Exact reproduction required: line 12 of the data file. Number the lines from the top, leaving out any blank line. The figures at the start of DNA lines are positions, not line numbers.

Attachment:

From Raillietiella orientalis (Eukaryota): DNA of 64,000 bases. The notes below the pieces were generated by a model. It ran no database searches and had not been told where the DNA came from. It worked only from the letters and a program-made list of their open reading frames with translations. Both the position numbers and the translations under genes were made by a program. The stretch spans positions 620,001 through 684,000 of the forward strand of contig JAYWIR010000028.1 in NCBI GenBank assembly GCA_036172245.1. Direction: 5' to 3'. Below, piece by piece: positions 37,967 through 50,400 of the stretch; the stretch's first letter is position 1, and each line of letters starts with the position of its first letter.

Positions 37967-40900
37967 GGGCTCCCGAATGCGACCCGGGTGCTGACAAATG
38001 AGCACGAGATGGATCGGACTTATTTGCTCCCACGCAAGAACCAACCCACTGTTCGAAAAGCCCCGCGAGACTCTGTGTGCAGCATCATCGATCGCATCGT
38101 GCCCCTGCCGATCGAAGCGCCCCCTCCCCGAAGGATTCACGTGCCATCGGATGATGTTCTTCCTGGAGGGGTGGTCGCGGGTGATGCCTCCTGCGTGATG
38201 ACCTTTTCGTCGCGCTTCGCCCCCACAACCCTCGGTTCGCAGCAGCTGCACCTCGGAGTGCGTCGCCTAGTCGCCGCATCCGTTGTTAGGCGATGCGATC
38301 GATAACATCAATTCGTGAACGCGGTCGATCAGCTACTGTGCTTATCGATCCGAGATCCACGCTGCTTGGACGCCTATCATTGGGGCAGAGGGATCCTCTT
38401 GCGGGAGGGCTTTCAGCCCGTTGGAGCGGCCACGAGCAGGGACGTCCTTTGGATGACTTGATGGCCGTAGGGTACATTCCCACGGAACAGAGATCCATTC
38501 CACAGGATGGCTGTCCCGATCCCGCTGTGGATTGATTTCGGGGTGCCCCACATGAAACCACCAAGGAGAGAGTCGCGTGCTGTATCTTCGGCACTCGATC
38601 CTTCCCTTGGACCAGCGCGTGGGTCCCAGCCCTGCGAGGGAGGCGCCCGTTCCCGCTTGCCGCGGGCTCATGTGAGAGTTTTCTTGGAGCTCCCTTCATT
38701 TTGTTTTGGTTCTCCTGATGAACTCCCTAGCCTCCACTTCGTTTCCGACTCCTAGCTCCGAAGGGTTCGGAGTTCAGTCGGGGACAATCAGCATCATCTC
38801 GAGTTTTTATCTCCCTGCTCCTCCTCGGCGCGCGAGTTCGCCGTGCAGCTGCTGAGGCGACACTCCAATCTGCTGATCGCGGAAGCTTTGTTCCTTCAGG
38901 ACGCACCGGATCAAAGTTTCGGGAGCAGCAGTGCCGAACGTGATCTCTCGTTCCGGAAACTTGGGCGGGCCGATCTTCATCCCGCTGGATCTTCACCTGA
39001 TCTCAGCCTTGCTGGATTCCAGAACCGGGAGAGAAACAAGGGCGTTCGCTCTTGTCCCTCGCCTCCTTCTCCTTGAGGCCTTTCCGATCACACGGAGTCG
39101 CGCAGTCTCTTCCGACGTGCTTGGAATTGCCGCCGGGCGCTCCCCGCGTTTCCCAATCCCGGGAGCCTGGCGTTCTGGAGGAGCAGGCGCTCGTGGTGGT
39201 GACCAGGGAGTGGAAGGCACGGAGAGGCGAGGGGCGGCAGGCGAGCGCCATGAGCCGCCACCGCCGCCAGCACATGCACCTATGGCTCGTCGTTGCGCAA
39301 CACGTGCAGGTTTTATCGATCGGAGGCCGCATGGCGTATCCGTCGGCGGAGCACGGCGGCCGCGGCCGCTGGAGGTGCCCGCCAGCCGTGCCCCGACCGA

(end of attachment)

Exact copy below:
38801 GAGTTTTTATCTCCCTGCTCCTCCTCGGCGCGCGAGTTCGCCGTGCAGCTGCTGAGGCGACACTCCAATCTGCTGATCGCGGAAGCTTTGTTCCTTCAGG